The idea was worked out in some detail as a concept, and duly led to the real-life commission of Wilbury Hills – which although greenfield, was appropriately local. The task was to rescue a scheme that had been conceived in haste, and where burials had already begun in a somewhat ad-hoc fashion. A non-denominational chapel – which can also be used for school visits to what will effectively become a nature reserve – was required. A landscape strategy was needed. But there was a difference: in the area is a long-established originally Sicilian community which adheres to the Mediterranean tradition of burial in above-ground niches. So Ely and Howe could revisit their idea of the architectural burial structure as part of a more conventional landscape solution.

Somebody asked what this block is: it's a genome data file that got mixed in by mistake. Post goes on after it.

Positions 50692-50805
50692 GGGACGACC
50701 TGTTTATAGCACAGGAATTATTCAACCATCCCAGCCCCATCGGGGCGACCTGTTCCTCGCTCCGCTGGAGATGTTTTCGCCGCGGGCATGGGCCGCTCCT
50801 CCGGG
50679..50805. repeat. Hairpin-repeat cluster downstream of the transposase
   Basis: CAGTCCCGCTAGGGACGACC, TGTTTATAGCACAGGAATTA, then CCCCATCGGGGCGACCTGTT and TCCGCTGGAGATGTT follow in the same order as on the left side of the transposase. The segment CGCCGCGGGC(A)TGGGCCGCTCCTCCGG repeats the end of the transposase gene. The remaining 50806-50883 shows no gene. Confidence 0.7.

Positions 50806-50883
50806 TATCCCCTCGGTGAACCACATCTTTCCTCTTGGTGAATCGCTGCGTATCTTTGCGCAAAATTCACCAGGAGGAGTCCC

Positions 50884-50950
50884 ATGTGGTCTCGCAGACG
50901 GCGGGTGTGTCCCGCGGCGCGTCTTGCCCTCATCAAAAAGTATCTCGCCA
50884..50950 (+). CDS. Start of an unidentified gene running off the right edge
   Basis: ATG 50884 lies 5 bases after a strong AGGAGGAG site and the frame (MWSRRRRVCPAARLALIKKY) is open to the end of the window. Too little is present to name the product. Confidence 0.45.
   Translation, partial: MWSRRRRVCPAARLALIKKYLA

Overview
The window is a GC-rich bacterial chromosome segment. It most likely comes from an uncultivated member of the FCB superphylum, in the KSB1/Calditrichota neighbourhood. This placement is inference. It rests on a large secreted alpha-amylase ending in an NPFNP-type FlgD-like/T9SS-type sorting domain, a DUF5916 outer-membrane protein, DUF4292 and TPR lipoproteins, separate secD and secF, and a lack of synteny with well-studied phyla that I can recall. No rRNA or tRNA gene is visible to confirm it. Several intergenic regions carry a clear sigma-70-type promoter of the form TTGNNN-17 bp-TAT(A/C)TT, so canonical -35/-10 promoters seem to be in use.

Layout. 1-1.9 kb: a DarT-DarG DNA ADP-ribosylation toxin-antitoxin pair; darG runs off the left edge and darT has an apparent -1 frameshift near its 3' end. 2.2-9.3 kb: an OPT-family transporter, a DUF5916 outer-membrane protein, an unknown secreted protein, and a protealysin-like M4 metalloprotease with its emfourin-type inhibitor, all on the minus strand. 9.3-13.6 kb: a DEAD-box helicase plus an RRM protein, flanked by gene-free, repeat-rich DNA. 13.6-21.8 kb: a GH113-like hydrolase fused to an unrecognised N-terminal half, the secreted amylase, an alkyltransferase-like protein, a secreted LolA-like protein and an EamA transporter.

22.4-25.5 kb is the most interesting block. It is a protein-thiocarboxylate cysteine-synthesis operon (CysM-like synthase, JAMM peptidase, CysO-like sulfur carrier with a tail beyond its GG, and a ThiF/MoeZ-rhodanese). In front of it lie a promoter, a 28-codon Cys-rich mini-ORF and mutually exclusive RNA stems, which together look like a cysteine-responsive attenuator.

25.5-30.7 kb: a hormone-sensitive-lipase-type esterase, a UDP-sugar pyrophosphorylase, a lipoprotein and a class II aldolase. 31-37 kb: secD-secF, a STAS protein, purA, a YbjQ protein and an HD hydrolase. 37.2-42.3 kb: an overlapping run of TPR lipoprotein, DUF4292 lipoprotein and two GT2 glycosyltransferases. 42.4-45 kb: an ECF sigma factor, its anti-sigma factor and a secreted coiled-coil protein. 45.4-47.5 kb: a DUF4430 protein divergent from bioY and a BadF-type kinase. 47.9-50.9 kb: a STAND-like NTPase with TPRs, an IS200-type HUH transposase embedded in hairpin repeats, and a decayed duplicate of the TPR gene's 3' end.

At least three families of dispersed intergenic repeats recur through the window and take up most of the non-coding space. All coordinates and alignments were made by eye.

When I visit, the builders and landscape contractors are still finishing off. The new landscape – arranged into an almost market-garden pattern of intersecting smallish plots – is raw earth, the lines of hedging trees barely visible whips, the buildings having their internal finishes and external seating installed. It is not, yet, a place worthy of Gray’s Elegy in a Country Churchyard. Sublimity is in short supply. Yet mae’s ordering devices are starting to have their effect. The chapel – conceived as a conjoined pair of ad-hoc agricultural buildings, a served and servant space – anchors the composition. When the stands of trees grow up, its reference to Asplund’s Woodland Chapel will become clearer. There are other references, including the artfully ad-hoc garden around film-maker and artist Derek Jarman’s Dungeness beach house. As the cemetery expands in phases, its pathways winding down the slope through drifts of flowers, it will also draw some of its inspiration from German Romantic paintings.